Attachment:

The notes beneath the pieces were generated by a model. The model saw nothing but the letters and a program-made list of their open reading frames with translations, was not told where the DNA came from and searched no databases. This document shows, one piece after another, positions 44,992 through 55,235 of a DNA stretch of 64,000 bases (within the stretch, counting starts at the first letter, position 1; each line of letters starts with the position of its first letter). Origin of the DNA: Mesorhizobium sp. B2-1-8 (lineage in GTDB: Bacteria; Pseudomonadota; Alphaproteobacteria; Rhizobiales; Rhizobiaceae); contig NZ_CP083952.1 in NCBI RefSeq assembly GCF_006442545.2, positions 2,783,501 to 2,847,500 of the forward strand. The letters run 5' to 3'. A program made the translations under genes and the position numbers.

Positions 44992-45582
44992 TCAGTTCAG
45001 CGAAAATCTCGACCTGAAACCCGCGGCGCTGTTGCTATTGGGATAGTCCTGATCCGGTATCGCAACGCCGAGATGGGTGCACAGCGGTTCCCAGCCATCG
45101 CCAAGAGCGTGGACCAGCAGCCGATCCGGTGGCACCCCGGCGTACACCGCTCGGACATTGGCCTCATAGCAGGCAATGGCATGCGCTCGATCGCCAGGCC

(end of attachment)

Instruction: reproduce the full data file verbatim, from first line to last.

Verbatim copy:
The notes beneath the pieces were generated by a model. The model saw nothing but the letters and a program-made list of their open reading frames with translations, was not told where the DNA came from and searched no databases. This document shows, one piece after another, positions 44,992 through 55,235 of a DNA stretch of 64,000 bases (within the stretch, counting starts at the first letter, position 1; each line of letters starts with the position of its first letter). Origin of the DNA: Mesorhizobium sp. B2-1-8 (lineage in GTDB: Bacteria; Pseudomonadota; Alphaproteobacteria; Rhizobiales; Rhizobiaceae); contig NZ_CP083952.1 in NCBI RefSeq assembly GCF_006442545.2, positions 2,783,501 to 2,847,500 of the forward strand. The letters run 5' to 3'. A program made the translations under genes and the position numbers.

Positions 44992-45582
44992 TCAGTTCAG
45001 CGAAAATCTCGACCTGAAACCCGCGGCGCTGTTGCTATTGGGATAGTCCTGATCCGGTATCGCAACGCCGAGATGGGTGCACAGCGGTTCCCAGCCATCG
45101 CCAAGAGCGTGGACCAGCAGCCGATCCGGTGGCACCCCGGCGTACACCGCTCGGACATTGGCCTCATAGCAGGCAATGGCATGCGCTCGATCGCCAGGCC